Now a born-again Christian, Carbo describes hard-core drug use throughout his time with the Red Sox, including during the fateful series against the Cincinnati Reds.
"I probably smoked two joints, drank about three or four beers, got to the ballpark, took some [amphetamines], took a pain pill, drank a cup of coffee, chewed some tobacco, had a cigarette, and got up to the plate and hit,'' Carbo told the Globe.
"I played every game high,'' he continued. "I was addicted to anything you could possibly be addicted to. I played the out field sometimes where it looked like the stars were falling from the sky."
In the interview, Carbo claims he would have had a chance to make the Hall of Fame if he'd accepted Jesus as his savior at the age of 17. Instead, his addictions ushered him out of baseball at the young age of 33.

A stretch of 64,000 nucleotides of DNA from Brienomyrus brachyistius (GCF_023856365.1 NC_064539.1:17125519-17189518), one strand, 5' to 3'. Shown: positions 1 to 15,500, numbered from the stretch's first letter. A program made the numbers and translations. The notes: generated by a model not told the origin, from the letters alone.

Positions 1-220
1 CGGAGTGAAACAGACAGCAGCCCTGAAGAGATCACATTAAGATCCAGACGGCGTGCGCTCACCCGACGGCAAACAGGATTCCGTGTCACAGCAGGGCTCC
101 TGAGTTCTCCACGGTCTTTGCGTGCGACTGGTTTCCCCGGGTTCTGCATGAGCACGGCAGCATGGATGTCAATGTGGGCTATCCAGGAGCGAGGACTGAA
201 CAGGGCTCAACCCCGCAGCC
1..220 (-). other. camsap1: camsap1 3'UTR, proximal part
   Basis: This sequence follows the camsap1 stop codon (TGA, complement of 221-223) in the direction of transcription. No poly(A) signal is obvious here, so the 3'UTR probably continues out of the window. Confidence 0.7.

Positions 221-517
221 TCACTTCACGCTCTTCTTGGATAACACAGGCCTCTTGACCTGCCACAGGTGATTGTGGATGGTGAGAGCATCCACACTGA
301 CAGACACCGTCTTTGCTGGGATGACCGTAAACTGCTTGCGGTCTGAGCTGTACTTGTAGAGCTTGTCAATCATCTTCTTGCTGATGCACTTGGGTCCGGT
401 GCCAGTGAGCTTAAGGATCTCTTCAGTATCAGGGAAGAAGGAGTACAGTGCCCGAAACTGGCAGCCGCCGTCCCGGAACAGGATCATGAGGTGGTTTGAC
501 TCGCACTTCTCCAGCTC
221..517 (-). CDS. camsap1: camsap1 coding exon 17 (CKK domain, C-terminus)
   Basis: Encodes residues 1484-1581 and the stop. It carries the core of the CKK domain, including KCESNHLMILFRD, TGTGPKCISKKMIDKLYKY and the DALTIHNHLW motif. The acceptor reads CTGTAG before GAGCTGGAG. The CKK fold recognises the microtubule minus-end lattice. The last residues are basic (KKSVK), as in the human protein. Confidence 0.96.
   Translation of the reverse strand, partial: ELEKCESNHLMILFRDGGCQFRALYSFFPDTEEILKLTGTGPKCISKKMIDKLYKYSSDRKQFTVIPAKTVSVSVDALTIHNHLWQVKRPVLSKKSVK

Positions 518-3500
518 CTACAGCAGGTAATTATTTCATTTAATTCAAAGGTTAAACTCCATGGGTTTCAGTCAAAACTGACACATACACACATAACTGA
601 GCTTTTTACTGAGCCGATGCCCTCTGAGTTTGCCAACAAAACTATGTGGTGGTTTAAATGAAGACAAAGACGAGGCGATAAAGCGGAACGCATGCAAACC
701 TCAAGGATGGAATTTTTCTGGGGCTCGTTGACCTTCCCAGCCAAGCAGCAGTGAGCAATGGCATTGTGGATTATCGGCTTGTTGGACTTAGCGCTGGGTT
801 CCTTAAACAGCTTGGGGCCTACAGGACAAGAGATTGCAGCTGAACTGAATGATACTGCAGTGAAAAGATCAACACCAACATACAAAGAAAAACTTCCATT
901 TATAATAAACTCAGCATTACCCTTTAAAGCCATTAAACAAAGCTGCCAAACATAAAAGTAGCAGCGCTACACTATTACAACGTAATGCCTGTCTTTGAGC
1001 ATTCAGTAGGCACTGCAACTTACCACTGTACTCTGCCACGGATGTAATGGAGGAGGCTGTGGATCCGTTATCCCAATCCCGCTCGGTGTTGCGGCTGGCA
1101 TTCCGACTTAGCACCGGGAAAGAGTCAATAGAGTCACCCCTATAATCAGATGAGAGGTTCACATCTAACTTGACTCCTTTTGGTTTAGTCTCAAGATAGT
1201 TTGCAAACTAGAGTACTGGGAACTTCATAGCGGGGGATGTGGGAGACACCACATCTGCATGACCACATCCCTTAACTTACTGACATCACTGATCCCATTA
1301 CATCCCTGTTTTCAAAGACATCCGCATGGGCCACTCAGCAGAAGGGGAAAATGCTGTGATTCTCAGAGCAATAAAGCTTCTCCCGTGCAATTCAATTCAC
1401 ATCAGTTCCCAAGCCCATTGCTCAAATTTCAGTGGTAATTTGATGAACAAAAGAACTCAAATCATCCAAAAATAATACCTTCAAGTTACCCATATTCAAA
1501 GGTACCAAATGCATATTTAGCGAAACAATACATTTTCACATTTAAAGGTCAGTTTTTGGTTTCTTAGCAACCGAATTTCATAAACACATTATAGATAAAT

Also of note is the revelation that, in 1978, Red Sox owners Haywood Sullivan and Buddy LeRoux hired a private detective to follow him. The detective observed Carbo tossing baseballs to fans during batting practice at Fenway Park in exchange for marijuana.
But, at its heart, this is a re-invention story. Carbo's new lease on life has allowed him to shed his old way, he tells the Globe.
He currently runs a fantasy camp in Mobile, Ala. and said he hasn't touched drugs or alcohol in 15 years.